That’s a significant cost savings, but because of cuts, a planned mental health court expansion has been postponed. That means the state’s jails and prisons will continue to struggle with providing mental health treatment they were never designed for. It means more Oklahomans in need of help will instead find themselves caught in a system that continues to punish them long after they’re released.

Fewer alternative court systems aren’t the only way that mental health cuts are increasing pressure on the criminal justice system. The cheapest option by far is to provide preventive mental health care that keeps people out of the criminal justice system altogether – but provider cuts and care volume reductions will make it harder for Oklahomans to access that care.

The bottom line

Earlier this year, ODMHSAS proposed a policy change that would have ended payments to private counselors for children covered by SoonerCare. The outcry from those affected was swift and intense, and Governor Fallin eventually rejected the measure. Opponents of the measure suggested other cuts that could have been made instead, but the broader issue was that – as later cuts showed – there were no good options. Like the Department of Human Services, ODMHSAS is long past the point where they can make cuts without directly affecting access to care. It’s not the way the pie is sliced that’s the problem – it’s that the pie has never been big enough.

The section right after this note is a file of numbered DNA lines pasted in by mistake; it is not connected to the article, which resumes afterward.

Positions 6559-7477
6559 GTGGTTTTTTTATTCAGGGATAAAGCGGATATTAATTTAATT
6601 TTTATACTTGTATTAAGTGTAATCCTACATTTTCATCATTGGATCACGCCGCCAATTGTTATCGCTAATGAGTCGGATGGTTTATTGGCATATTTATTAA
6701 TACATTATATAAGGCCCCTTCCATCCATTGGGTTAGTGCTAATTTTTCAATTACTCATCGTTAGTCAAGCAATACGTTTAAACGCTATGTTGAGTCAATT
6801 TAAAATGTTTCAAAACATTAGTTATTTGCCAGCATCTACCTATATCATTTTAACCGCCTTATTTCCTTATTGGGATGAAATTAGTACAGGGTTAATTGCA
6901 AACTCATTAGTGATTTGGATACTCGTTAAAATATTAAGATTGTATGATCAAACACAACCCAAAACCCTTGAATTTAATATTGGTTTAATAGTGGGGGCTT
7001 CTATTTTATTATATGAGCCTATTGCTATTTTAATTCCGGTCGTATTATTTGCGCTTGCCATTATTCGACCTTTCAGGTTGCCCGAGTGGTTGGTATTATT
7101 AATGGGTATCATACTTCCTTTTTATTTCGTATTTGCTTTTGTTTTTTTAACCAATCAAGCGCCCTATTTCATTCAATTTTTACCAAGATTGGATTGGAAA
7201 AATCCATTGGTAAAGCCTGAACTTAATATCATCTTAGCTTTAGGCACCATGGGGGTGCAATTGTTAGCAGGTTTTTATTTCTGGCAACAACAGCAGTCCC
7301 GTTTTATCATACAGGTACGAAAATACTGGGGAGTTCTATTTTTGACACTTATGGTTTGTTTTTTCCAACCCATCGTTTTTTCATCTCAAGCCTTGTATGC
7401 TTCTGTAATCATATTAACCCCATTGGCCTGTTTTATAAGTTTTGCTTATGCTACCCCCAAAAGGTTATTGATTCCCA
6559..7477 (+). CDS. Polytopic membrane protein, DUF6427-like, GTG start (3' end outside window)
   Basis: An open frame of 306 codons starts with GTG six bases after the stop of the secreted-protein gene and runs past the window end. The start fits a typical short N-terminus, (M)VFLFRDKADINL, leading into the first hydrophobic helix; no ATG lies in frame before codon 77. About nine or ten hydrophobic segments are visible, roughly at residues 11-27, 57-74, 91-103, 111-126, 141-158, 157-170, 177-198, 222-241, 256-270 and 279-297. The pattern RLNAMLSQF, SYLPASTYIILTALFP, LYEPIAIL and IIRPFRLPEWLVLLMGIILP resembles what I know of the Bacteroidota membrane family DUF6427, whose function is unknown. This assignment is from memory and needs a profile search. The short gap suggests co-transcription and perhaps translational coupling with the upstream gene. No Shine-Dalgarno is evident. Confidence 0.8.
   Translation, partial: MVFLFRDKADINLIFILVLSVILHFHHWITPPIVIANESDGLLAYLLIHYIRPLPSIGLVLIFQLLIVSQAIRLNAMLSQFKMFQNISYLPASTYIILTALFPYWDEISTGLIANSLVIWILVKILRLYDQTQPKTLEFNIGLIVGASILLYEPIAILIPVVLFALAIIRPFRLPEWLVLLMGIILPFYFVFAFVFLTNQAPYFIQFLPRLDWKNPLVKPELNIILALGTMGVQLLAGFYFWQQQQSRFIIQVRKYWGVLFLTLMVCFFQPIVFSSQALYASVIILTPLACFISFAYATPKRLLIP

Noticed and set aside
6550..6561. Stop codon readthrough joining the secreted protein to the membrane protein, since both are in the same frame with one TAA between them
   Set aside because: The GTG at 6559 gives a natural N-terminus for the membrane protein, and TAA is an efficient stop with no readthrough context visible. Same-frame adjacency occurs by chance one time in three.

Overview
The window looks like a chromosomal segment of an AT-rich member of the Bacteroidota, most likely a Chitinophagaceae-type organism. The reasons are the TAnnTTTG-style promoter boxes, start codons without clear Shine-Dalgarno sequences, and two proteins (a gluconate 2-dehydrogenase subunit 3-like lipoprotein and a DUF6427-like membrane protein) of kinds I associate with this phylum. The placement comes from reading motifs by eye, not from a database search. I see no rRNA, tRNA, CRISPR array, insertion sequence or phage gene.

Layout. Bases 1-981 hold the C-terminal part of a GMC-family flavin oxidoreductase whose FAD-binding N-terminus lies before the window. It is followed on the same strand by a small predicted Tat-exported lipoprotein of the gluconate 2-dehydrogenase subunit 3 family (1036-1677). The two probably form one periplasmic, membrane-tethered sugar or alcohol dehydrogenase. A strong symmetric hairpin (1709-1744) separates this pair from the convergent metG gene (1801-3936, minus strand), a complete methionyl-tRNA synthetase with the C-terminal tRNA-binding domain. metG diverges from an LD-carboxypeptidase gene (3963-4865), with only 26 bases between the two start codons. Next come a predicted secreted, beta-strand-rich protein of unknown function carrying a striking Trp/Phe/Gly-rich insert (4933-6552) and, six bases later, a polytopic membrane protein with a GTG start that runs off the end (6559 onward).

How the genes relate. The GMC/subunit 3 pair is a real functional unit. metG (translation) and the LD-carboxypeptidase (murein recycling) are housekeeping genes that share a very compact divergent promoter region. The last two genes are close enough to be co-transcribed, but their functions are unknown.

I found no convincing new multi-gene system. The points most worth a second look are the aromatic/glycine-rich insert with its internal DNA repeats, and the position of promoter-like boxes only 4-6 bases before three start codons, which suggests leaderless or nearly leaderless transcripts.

Supporters of the proposed budget have suggested that the limited appropriations offered to mental health and substance abuse services are the best the Legislature can do under the circumstances. But that simply isn’t true. Lawmakers had a number of opportunities to raise revenues to make these critical investments in Oklahomans – like using some of the nearly $250 million left in the the Rainy Day Fund and like stopping an income tax cut that they’ve allowed to happen at the worst possible time. They just chose to ignore these options.

In March, Commissioner White warned that midyear cuts could lead to an increase in the state’s suicide rate. By failing to restore the midyear cuts or provide additional needed funding, the proposed budget gives us no reason to expect otherwise.

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Carly Putnam joined OK Policy in 2013. As Policy Director, she supervises policy research and strategy. She previously worked as an OK Policy intern, and she was OK Policy's health care policy analyst through July 2020. She graduated from the University of Tulsa in 2013. As a student, she was a participant in the National Education for Women (N.E.W.) Leadership Institute and interned with Planned Parenthood. Carly is a graduate of the Oklahoma Center for Nonprofits Nonprofit Management Certification; the Oklahoma Developmental Disabilities Council’s Partners in Policymaking; The Mine, a social entrepreneurship fellowship in Tulsa; and Leadership Tulsa Class 62. She currently serves on the boards of Restore Hope Ministries and The Arc of Oklahoma. In her free time, she enjoys reading, cooking, and doing battle with her hundred year-old house.

2 thoughts on “Proposed budget will add to the cost of mental illness in Oklahoma

  1. This is ridiculous. If money can be found to ensure their salary and renovate the capitol, then it can be found for education and mental health services. I realize the capitol building needs work, but have you seen the homes that some of the families in Oklahoma live in? The same families that are losing vital services so the legislature can ensure their salary and work environment. Forget a vacation house, some of these families do not even have a place to live. We as a state need to get our priorities straight.